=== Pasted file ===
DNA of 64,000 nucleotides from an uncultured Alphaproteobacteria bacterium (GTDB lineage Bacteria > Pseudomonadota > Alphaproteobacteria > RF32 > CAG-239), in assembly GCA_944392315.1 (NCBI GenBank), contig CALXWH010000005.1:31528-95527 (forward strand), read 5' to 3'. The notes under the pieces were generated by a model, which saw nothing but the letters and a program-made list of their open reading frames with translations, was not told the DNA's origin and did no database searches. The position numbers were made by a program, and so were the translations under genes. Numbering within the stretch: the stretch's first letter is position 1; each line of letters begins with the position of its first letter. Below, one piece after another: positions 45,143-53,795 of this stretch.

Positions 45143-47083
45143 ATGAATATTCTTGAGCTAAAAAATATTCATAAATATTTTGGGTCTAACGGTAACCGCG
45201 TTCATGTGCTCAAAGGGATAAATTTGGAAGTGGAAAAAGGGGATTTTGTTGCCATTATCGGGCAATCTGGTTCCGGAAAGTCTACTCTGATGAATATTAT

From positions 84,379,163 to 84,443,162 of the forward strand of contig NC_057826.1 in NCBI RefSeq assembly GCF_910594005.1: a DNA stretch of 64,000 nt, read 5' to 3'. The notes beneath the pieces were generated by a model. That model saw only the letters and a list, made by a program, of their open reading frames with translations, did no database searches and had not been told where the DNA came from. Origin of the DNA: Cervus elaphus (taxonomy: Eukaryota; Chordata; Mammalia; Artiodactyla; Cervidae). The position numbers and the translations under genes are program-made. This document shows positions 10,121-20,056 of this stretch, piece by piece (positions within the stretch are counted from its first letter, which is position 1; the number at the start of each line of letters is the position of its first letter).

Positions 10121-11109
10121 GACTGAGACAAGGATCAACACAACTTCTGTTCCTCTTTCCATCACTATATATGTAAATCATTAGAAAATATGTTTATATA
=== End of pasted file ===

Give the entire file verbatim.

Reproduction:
DNA of 64,000 nucleotides from an uncultured Alphaproteobacteria bacterium (GTDB lineage Bacteria > Pseudomonadota > Alphaproteobacteria > RF32 > CAG-239), in assembly GCA_944392315.1 (NCBI GenBank), contig CALXWH010000005.1:31528-95527 (forward strand), read 5' to 3'. The notes under the pieces were generated by a model, which saw nothing but the letters and a program-made list of their open reading frames with translations, was not told the DNA's origin and did no database searches. The position numbers were made by a program, and so were the translations under genes. Numbering within the stretch: the stretch's first letter is position 1; each line of letters begins with the position of its first letter. Below, one piece after another: positions 45,143-53,795 of this stretch.

Positions 45143-47083
45143 ATGAATATTCTTGAGCTAAAAAATATTCATAAATATTTTGGGTCTAACGGTAACCGCG
45201 TTCATGTGCTCAAAGGGATAAATTTGGAAGTGGAAAAAGGGGATTTTGTTGCCATTATCGGGCAATCTGGTTCCGGAAAGTCTACTCTGATGAATATTAT

From positions 84,379,163 to 84,443,162 of the forward strand of contig NC_057826.1 in NCBI RefSeq assembly GCF_910594005.1: a DNA stretch of 64,000 nt, read 5' to 3'. The notes beneath the pieces were generated by a model. That model saw only the letters and a list, made by a program, of their open reading frames with translations, did no database searches and had not been told where the DNA came from. Origin of the DNA: Cervus elaphus (taxonomy: Eukaryota; Chordata; Mammalia; Artiodactyla; Cervidae). The position numbers and the translations under genes are program-made. This document shows positions 10,121-20,056 of this stretch, piece by piece (positions within the stretch are counted from its first letter, which is position 1; the number at the start of each line of letters is the position of its first letter).

Positions 10121-11109
10121 GACTGAGACAAGGATCAACACAACTTCTGTTCCTCTTTCCATCACTATATATGTAAATCATTAGAAAATATGTTTATATA